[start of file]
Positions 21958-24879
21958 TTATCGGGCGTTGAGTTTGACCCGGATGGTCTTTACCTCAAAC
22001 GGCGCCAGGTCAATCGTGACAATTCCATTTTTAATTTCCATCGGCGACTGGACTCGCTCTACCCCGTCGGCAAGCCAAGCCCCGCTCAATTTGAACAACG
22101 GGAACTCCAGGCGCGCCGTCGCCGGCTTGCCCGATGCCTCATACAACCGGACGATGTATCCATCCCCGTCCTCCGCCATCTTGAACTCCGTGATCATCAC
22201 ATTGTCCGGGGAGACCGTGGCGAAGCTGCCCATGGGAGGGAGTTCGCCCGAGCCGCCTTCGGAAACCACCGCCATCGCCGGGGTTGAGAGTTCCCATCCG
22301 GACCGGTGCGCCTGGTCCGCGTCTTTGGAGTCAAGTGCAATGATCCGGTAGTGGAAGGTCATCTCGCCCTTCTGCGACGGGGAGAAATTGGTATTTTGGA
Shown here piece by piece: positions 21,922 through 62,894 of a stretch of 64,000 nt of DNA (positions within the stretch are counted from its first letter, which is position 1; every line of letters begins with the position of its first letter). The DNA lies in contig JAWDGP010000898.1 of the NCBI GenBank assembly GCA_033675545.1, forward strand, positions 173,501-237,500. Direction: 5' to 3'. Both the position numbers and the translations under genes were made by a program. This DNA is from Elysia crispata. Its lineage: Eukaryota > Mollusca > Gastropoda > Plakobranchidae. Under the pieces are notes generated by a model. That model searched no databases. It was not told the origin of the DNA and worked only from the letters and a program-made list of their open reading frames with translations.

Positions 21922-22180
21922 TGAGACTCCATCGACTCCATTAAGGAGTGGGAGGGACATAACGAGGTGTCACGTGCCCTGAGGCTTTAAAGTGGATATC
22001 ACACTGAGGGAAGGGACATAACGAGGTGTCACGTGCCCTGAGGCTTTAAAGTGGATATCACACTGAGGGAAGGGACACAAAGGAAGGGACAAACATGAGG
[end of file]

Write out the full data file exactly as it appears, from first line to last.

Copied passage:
Positions 21958-24879
21958 TTATCGGGCGTTGAGTTTGACCCGGATGGTCTTTACCTCAAAC
22001 GGCGCCAGGTCAATCGTGACAATTCCATTTTTAATTTCCATCGGCGACTGGACTCGCTCTACCCCGTCGGCAAGCCAAGCCCCGCTCAATTTGAACAACG
22101 GGAACTCCAGGCGCGCCGTCGCCGGCTTGCCCGATGCCTCATACAACCGGACGATGTATCCATCCCCGTCCTCCGCCATCTTGAACTCCGTGATCATCAC
22201 ATTGTCCGGGGAGACCGTGGCGAAGCTGCCCATGGGAGGGAGTTCGCCCGAGCCGCCTTCGGAAACCACCGCCATCGCCGGGGTTGAGAGTTCCCATCCG
22301 GACCGGTGCGCCTGGTCCGCGTCTTTGGAGTCAAGTGCAATGATCCGGTAGTGGAAGGTCATCTCGCCCTTCTGCGACGGGGAGAAATTGGTATTTTGGA
Shown here piece by piece: positions 21,922 through 62,894 of a stretch of 64,000 nt of DNA (positions within the stretch are counted from its first letter, which is position 1; every line of letters begins with the position of its first letter). The DNA lies in contig JAWDGP010000898.1 of the NCBI GenBank assembly GCA_033675545.1, forward strand, positions 173,501-237,500. Direction: 5' to 3'. Both the position numbers and the translations under genes were made by a program. This DNA is from Elysia crispata. Its lineage: Eukaryota > Mollusca > Gastropoda > Plakobranchidae. Under the pieces are notes generated by a model. That model searched no databases. It was not told the origin of the DNA and worked only from the letters and a program-made list of their open reading frames with translations.

Positions 21922-22180
21922 TGAGACTCCATCGACTCCATTAAGGAGTGGGAGGGACATAACGAGGTGTCACGTGCCCTGAGGCTTTAAAGTGGATATC
22001 ACACTGAGGGAAGGGACATAACGAGGTGTCACGTGCCCTGAGGCTTTAAAGTGGATATCACACTGAGGGAAGGGACACAAAGGAAGGGACAAACATGAGG